'N Sync Takes Smash Mouth on the Road

Smash Mouth and Ginuwine on tap as openers

Steve Harwell of Smash Mouth performs at The Roxy on March 10th, 2002 in New York City.
Theo Wargo/WireImage
March 14, 2002

N Sync are downsizing from last year's stadium tour with spring dates that pass through relatively intimate sports arenas. R&B singer Ginuwine will open for the first two weeks, and then Smash Mouth (with Steve Harwell) will join the outing, which runs from March 3rd through April 28th. "We love to have anybody on the road with us," says 'N Sync's Chris Kirkpatrick. "As long as their stuff is catchy, we're not particular about what style they play."

"We were looking for something a little different," says Brad Wavra of Clear Channel Entertainment, which booked the tour. "The one thing we hadn't done was to put a straight-ahead rock band [with 'N Sync]."

'N Sync's performances will be more stripped-down than usual, and each member plans to perform a cover song representing a key influence. Kirkpatrick will likely choose a Paul McCartney or Beatles song, but that wasn't his first choice. "I was originally thinking Sex Pistols or Billy Idol," he says, "but I don't think our fans will know the music or appreciate that as much as I do."

This story is from the March 14th, 2002 issue of Rolling Stone.

To read the new issue of Rolling Stone online, plus the entire RS archive: Click Here

Music Main Next

blog comments powered by Disqus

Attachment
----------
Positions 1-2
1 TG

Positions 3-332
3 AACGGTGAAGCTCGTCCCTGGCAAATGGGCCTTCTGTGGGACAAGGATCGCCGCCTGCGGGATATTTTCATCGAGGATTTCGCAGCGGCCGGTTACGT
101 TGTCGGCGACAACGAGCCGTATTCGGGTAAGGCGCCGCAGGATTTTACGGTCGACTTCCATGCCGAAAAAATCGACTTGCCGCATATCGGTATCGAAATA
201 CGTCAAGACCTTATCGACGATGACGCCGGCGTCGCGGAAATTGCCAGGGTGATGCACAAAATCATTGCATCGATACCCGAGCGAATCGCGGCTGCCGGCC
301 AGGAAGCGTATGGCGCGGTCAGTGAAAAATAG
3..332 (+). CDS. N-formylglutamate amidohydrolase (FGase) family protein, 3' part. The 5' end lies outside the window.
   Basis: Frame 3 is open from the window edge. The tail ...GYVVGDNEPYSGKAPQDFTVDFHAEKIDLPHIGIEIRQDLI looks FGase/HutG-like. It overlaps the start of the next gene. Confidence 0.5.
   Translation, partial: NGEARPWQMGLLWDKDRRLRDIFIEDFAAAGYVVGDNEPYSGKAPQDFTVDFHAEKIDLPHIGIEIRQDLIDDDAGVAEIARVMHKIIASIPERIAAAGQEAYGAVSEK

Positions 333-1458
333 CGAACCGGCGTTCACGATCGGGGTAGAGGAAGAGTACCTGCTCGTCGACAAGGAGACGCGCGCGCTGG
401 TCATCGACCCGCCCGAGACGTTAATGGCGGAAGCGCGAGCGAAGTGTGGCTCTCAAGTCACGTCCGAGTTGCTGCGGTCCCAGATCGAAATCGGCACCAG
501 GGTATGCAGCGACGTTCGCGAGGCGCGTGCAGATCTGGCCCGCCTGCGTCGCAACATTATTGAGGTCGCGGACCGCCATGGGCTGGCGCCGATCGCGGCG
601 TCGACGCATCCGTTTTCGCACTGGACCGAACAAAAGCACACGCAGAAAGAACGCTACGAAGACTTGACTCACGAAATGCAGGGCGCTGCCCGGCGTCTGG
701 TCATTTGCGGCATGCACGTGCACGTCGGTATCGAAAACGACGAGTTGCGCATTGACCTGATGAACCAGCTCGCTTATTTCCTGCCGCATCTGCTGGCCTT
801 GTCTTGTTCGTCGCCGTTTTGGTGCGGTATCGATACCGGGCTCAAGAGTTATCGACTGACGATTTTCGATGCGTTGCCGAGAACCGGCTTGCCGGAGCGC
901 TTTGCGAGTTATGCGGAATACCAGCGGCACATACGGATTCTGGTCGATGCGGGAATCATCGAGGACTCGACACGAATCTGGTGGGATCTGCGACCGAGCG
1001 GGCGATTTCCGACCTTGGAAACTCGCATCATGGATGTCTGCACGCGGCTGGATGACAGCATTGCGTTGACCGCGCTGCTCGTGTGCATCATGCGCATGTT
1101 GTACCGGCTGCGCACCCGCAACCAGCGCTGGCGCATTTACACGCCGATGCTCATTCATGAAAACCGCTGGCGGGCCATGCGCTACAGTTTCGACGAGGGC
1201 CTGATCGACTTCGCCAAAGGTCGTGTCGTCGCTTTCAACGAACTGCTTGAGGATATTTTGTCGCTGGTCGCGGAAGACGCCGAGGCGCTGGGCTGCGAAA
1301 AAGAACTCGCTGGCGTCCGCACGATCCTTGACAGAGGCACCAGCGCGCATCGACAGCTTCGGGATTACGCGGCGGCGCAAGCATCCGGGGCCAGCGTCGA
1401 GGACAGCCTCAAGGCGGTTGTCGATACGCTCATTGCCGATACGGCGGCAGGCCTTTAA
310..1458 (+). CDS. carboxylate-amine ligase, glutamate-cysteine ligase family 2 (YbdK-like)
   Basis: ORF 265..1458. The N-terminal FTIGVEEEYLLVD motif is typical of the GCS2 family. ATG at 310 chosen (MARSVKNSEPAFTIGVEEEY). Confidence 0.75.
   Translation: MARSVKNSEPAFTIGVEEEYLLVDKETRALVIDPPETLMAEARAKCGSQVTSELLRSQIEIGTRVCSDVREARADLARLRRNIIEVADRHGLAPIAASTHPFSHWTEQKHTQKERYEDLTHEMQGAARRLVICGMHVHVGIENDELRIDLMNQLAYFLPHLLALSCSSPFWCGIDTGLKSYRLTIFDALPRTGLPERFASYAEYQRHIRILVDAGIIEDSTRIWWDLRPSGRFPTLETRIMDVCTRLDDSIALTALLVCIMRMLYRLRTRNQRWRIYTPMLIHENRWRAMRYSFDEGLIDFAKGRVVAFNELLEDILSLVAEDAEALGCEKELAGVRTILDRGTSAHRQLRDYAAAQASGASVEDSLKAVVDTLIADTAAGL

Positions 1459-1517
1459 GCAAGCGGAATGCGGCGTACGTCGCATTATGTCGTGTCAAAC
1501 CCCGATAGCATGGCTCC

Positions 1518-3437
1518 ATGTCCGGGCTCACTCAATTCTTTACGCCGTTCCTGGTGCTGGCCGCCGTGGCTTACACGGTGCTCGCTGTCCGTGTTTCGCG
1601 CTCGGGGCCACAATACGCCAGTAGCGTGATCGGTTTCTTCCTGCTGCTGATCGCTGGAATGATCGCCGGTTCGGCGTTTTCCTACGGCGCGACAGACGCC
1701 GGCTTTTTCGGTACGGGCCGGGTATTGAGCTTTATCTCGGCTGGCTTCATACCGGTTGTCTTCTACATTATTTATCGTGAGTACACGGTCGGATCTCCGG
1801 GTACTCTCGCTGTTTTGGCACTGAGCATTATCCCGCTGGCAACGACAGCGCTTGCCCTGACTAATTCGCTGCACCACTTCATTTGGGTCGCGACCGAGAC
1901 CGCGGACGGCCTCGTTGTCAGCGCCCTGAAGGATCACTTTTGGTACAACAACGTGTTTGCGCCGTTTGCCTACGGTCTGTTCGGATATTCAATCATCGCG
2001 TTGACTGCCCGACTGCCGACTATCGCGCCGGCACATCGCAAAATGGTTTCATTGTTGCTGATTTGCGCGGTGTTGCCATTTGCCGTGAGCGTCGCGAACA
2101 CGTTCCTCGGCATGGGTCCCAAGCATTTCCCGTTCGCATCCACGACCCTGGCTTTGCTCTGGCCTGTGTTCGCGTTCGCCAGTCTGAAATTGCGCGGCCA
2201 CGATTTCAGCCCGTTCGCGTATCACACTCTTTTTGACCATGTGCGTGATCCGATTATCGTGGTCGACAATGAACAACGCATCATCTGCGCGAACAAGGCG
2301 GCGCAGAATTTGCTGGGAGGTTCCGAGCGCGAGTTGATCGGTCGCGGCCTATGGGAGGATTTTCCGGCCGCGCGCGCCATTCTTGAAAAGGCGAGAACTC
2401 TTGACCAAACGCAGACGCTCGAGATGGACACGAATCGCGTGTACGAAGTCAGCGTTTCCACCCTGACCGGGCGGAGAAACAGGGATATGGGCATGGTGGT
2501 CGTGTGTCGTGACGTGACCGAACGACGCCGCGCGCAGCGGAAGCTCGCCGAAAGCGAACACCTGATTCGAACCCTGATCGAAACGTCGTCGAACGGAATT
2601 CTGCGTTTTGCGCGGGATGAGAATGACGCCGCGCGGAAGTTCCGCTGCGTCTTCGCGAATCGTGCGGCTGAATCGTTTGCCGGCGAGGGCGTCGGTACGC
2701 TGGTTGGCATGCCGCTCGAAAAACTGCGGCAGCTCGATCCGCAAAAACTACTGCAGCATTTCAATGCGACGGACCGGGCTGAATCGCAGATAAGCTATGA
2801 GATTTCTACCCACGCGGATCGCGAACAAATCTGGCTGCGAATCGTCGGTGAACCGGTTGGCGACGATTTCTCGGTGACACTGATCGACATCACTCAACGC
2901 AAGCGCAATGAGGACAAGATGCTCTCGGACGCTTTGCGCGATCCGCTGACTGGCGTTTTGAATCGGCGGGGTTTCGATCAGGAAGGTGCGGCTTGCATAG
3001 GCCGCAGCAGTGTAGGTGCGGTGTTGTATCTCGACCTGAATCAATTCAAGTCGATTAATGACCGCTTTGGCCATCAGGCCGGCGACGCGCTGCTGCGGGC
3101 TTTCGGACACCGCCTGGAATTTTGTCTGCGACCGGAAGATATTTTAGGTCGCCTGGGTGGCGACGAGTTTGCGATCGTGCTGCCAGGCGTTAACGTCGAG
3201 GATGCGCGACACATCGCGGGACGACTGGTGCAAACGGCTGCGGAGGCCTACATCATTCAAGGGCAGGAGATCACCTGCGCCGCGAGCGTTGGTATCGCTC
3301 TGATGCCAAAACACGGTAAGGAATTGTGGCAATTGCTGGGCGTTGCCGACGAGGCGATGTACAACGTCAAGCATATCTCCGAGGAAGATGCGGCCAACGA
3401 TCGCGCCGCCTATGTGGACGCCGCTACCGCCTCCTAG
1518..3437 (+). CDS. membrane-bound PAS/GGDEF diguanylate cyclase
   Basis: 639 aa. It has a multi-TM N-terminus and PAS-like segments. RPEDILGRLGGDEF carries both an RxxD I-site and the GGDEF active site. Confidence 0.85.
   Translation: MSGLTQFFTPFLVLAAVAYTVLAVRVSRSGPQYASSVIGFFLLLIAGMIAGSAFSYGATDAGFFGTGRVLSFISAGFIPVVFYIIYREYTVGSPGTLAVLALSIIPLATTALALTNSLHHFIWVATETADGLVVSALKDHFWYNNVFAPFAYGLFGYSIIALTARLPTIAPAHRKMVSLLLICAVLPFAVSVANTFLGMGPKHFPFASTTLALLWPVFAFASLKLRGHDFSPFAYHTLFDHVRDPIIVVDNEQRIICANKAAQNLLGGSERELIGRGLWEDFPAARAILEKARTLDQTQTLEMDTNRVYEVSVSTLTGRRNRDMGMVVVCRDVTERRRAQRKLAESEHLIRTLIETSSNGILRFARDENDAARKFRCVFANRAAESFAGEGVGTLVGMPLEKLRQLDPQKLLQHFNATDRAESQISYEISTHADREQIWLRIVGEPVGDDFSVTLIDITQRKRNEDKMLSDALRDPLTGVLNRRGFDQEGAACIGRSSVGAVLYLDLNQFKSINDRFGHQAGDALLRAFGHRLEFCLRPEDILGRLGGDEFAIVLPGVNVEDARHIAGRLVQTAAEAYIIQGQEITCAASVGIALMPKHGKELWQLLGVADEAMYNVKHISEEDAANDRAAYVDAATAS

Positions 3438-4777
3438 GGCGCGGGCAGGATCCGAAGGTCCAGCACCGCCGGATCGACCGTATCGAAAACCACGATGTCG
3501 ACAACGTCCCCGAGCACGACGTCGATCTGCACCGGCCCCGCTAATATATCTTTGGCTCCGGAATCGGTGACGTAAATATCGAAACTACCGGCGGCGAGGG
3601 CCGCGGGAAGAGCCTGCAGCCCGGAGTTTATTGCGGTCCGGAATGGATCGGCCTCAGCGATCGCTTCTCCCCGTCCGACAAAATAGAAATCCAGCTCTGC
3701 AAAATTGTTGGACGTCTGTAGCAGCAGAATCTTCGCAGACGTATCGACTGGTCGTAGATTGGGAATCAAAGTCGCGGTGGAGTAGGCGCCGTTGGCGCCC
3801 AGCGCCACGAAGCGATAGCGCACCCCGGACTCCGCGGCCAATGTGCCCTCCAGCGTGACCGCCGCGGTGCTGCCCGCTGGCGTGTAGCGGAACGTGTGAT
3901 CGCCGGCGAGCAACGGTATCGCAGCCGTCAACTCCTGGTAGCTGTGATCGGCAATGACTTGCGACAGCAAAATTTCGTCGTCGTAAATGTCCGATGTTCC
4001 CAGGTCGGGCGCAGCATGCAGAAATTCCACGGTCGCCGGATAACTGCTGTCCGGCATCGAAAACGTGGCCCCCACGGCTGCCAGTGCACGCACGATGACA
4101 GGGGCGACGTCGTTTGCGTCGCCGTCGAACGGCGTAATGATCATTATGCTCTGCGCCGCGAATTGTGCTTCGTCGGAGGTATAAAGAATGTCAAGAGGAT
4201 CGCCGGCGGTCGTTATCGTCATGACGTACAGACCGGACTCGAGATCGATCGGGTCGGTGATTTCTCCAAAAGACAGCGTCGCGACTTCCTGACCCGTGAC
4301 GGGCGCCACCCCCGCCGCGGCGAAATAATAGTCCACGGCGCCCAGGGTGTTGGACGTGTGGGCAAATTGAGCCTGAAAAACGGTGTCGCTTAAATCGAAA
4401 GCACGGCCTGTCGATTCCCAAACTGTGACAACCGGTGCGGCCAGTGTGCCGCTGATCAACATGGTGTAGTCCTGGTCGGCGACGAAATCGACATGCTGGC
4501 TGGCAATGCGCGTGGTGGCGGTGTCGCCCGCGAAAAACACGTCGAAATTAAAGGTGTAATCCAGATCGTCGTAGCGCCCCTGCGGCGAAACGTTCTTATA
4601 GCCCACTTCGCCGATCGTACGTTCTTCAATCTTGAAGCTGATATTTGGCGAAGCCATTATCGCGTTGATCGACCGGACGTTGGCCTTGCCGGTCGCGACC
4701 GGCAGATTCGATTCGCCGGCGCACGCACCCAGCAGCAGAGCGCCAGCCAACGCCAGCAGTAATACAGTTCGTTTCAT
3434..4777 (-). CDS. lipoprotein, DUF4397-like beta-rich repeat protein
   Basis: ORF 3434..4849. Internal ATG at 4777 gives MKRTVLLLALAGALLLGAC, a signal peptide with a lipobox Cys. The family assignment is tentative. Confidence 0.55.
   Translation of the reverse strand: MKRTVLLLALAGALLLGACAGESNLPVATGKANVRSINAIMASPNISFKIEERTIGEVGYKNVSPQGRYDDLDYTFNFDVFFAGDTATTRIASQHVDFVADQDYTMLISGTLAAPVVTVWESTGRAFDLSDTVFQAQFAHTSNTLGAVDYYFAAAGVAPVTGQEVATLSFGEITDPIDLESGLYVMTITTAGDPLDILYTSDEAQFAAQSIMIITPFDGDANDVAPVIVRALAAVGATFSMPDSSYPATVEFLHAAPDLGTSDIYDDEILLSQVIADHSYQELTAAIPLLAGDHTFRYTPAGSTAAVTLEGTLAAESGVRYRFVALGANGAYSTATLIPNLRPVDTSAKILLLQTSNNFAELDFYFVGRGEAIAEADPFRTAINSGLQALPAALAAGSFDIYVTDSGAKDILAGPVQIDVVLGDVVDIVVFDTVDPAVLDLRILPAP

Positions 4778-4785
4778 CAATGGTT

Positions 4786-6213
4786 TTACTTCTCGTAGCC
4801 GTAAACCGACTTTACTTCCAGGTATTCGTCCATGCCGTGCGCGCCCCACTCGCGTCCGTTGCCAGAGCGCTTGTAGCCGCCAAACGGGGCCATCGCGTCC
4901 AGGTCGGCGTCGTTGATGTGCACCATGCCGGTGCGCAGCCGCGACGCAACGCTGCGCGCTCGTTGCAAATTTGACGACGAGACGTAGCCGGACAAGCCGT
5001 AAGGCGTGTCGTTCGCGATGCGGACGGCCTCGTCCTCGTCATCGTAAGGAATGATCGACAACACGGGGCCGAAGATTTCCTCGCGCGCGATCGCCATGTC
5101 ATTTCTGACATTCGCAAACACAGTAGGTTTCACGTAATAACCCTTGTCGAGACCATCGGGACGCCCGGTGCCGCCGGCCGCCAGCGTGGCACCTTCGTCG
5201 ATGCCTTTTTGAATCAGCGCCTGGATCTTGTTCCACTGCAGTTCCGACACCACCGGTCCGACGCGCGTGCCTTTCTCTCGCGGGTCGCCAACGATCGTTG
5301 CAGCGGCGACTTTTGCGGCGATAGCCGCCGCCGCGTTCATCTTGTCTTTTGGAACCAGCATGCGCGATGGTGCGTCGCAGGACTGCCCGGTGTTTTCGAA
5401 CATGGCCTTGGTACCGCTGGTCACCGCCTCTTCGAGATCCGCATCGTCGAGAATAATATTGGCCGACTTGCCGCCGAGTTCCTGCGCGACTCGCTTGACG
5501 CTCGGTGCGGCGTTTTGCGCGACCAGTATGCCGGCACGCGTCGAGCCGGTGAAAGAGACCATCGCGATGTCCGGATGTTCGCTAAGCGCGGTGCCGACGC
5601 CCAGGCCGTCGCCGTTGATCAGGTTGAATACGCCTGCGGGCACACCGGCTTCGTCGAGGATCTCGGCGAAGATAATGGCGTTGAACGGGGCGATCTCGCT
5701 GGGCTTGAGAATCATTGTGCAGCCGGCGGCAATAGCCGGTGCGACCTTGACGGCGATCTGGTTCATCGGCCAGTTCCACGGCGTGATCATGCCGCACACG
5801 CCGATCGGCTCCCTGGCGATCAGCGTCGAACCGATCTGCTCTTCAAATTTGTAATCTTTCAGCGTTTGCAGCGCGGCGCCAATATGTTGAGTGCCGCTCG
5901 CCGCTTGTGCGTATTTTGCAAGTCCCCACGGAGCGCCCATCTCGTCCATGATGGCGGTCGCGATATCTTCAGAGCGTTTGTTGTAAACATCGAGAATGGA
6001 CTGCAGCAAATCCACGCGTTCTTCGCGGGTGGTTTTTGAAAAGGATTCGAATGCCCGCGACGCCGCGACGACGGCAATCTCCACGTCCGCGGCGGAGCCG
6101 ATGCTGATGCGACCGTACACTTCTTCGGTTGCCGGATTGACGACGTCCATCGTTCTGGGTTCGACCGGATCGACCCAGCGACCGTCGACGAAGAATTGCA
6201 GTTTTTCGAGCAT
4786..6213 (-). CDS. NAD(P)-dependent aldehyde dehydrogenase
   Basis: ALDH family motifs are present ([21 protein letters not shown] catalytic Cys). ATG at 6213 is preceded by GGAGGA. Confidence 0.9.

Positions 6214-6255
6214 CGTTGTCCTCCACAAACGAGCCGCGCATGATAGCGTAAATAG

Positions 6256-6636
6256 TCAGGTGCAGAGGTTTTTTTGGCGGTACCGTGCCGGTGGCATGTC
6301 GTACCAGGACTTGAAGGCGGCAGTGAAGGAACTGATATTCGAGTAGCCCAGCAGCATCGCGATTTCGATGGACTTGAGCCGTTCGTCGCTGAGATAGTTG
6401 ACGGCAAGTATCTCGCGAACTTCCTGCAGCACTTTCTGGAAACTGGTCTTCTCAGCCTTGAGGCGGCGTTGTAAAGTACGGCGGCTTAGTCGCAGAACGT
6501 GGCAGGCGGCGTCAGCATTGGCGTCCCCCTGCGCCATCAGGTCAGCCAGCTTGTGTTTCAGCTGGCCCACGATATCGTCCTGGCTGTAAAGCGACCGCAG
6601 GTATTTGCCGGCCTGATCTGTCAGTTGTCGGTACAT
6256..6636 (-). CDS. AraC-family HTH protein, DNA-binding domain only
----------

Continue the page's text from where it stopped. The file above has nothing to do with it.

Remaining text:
Around the Web
Powered By ZergNet
Daily Newsletter

Get the latest RS news in your inbox.

Sign up to receive the Rolling Stone newsletter and special offers from RS and its
marketing partners.


We may use your e-mail address to send you the newsletter and offers that may interest you, on behalf of Rolling Stone and its partners. For more information please read our Privacy Policy.

Song Stories

“Madame George”

Van Morrison | 1968

One of the first stream-of-consciousness epics to make it onto a Van Morrison record, his drawn-out farewell to the eccentric "Madame George" lasted nearly 10 minutes, combining ingredients from folk, jazz and classical music. The character that gave the song its title provoked speculation that it was about a drag queen, though Morrison denied this in Rolling Stone. "If you see it as a male or a female or whatever, it's your trip," he remarked. "I see it as a ... a Swiss cheese sandwich. Something like that."

More Song Stories entries »